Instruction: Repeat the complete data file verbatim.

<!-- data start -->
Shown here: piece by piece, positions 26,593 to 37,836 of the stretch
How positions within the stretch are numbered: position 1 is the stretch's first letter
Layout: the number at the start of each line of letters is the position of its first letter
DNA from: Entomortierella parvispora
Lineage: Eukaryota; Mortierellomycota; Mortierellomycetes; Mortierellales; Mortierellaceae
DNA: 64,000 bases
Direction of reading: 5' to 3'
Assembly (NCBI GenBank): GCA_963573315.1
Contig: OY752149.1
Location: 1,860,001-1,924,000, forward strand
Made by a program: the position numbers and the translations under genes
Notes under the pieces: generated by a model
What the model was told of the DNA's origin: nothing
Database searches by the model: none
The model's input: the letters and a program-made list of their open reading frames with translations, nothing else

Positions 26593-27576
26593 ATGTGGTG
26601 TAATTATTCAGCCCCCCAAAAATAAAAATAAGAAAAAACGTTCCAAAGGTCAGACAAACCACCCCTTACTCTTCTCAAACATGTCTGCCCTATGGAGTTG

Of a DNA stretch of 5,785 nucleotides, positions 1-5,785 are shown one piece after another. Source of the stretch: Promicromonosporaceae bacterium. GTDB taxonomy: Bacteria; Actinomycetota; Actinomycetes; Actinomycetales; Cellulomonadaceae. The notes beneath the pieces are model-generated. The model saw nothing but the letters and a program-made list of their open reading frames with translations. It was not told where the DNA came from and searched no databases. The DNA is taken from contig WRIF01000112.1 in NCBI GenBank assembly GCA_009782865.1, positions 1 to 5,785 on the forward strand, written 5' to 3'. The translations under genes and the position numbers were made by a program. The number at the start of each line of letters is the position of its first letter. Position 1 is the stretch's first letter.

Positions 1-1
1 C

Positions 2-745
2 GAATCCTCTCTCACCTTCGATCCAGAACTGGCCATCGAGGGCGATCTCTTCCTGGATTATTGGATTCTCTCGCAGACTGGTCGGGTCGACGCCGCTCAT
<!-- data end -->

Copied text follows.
Shown here: piece by piece, positions 26,593 to 37,836 of the stretch
How positions within the stretch are numbered: position 1 is the stretch's first letter
Layout: the number at the start of each line of letters is the position of its first letter
DNA from: Entomortierella parvispora
Lineage: Eukaryota; Mortierellomycota; Mortierellomycetes; Mortierellales; Mortierellaceae
DNA: 64,000 bases
Direction of reading: 5' to 3'
Assembly (NCBI GenBank): GCA_963573315.1
Contig: OY752149.1
Location: 1,860,001-1,924,000, forward strand
Made by a program: the position numbers and the translations under genes
Notes under the pieces: generated by a model
What the model was told of the DNA's origin: nothing
Database searches by the model: none
The model's input: the letters and a program-made list of their open reading frames with translations, nothing else

Positions 26593-27576
26593 ATGTGGTG
26601 TAATTATTCAGCCCCCCAAAAATAAAAATAAGAAAAAACGTTCCAAAGGTCAGACAAACCACCCCTTACTCTTCTCAAACATGTCTGCCCTATGGAGTTG

Of a DNA stretch of 5,785 nucleotides, positions 1-5,785 are shown one piece after another. Source of the stretch: Promicromonosporaceae bacterium. GTDB taxonomy: Bacteria; Actinomycetota; Actinomycetes; Actinomycetales; Cellulomonadaceae. The notes beneath the pieces are model-generated. The model saw nothing but the letters and a program-made list of their open reading frames with translations. It was not told where the DNA came from and searched no databases. The DNA is taken from contig WRIF01000112.1 in NCBI GenBank assembly GCA_009782865.1, positions 1 to 5,785 on the forward strand, written 5' to 3'. The translations under genes and the position numbers were made by a program. The number at the start of each line of letters is the position of its first letter. Position 1 is the stretch's first letter.

Positions 1-1
1 C

Positions 2-745
2 GAATCCTCTCTCACCTTCGATCCAGAACTGGCCATCGAGGGCGATCTCTTCCTGGATTATTGGATTCTCTCGCAGACTGGTCGGGTCGACGCCGCTCAT